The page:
Feedly said Monday that it has started migrating its users to its own back-end RSS infrastructure two weeks before Google is to pull the plug on its Reader service.
Millions of Google refugees have moved to the San Francisco-based Feedly after the search giant announced in March it would kill the Google Reader online application and the syndication service that powers it.
RSS, for "rich site summary" and "really simple syndication," is a collection of formats for publishing frequently-updated online content, primarily blogs.
Google Reader and its RSS service, which once powered scores of third-party desktop and mobile applications, will go dark July 1.
After millions scrambled for alternatives, Feedly became the preferred destination in large part because it was the first to promise users it would send their feeds to a homegrown clone of the Google Reader API (application programming interface), code named "Normandy," before Google's service went silent.
Feedly has started shifting approximately 7 million accounts from the Google Reader API to its own API and servers.
"Over the next 2-3 days you should expect to receive a green banner message (desktop) or a green card (mobile)," the company said on its website. "This is the notification that your feeds and categories and up to 1,000 starred items have been successfully migrated to the Feedly cloud and the articles you are seeing are coming from the Feedly service."
The migration to the Feedly RSS service should be completed by Friday, June 21, the company said.
Feedly acknowledged that not all information from users' Google Reader feeds would make the move, and that users may encounter glitches initially.
"The one part we did not migrate from Google Reader is your history -- too much data -- so you have to expect that you are starting from a blank history and your unread counts will be reset," Feedly said. "This is a one-time issue."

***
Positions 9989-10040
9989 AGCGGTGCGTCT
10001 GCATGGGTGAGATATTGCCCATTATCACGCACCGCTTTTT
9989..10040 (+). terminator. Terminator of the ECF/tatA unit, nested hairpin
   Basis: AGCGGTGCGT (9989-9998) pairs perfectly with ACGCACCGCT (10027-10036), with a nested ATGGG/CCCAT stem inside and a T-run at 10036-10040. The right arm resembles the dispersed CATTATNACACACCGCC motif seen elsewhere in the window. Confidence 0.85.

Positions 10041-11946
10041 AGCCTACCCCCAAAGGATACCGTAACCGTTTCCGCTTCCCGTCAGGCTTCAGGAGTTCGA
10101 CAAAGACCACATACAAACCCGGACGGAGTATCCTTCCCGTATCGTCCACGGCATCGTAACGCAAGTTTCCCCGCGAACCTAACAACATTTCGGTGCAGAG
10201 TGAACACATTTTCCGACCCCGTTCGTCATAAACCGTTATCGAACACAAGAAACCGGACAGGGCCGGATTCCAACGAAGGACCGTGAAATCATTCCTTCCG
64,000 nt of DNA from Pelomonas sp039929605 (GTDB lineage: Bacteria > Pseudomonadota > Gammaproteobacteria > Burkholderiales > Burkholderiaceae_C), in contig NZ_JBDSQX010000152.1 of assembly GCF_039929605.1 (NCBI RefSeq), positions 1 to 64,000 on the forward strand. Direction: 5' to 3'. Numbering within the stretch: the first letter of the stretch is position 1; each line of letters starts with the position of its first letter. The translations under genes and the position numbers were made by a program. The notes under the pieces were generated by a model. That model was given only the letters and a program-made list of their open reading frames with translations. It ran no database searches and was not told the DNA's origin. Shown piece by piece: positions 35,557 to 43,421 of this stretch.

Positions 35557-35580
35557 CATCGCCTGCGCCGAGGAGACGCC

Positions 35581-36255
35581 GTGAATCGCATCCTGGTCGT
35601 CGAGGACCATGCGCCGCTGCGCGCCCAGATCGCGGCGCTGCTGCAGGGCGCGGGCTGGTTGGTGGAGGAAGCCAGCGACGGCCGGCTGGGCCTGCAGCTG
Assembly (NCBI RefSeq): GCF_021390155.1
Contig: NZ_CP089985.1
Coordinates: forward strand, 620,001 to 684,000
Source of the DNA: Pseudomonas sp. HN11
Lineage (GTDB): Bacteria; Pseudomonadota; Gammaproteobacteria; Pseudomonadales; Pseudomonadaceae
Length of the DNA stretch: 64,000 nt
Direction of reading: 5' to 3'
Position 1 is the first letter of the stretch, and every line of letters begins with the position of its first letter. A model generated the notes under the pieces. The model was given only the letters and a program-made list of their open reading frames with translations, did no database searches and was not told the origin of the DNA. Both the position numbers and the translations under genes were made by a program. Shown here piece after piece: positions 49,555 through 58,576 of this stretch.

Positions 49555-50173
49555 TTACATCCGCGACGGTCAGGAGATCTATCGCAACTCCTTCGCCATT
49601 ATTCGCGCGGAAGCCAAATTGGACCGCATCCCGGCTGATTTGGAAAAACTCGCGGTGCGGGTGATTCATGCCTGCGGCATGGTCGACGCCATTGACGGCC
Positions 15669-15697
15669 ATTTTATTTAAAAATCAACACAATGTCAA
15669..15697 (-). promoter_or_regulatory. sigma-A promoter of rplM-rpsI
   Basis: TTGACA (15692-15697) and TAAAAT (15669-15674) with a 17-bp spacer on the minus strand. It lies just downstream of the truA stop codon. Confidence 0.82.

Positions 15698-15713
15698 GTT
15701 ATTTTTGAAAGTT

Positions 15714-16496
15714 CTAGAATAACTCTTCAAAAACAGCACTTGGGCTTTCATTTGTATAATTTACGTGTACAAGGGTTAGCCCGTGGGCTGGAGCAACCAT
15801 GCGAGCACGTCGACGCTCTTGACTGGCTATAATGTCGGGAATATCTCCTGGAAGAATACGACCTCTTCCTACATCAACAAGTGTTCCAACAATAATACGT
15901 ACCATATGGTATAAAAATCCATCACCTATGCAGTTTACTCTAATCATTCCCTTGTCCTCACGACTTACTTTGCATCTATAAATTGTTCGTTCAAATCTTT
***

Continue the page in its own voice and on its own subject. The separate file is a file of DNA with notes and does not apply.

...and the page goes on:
There may also be a delay of several days in saved items appearing in the Feedly-powered displays, and some feeds may not load properly, the company admitted. "Some of the domains we are connecting to do not know Feedly yet and might throttle us," Feedly said. "It is the case of Live Journal for example. We are working hard to get whitelisted."
Feedly asked customers to submit any bugs they encounter to the email address [email protected].
Although Feedly is free, the company has said it will offer a paid option later this year. It has not disclosed pricing, a feature set or timetable for the premium service.
Feedly provides apps for both iOS and Android on the App Store and Google Play respectively, as well browser-specific plug-ins for Chrome, Firefox and Safari on the desktop. The plug-ins can be downloaded from the Feedly site.
Details on the migration can be found on Feedly's blog.
Several other RSS apps will also rely on Feedly's API to serve their users, including gReader (for Android; free or $4.99 for Pro version), Newsify (iOS; free) and Nextgen Reader (Windows Phone, Windows 8; $1.99-$2.99).
Gregg Keizer covers Microsoft, security issues, Apple, Web browsers and general technology breaking news for Computerworld. Follow Gregg on Twitter at @gkeizer, or subscribe to Gregg's RSS feed . His email address is [email protected].
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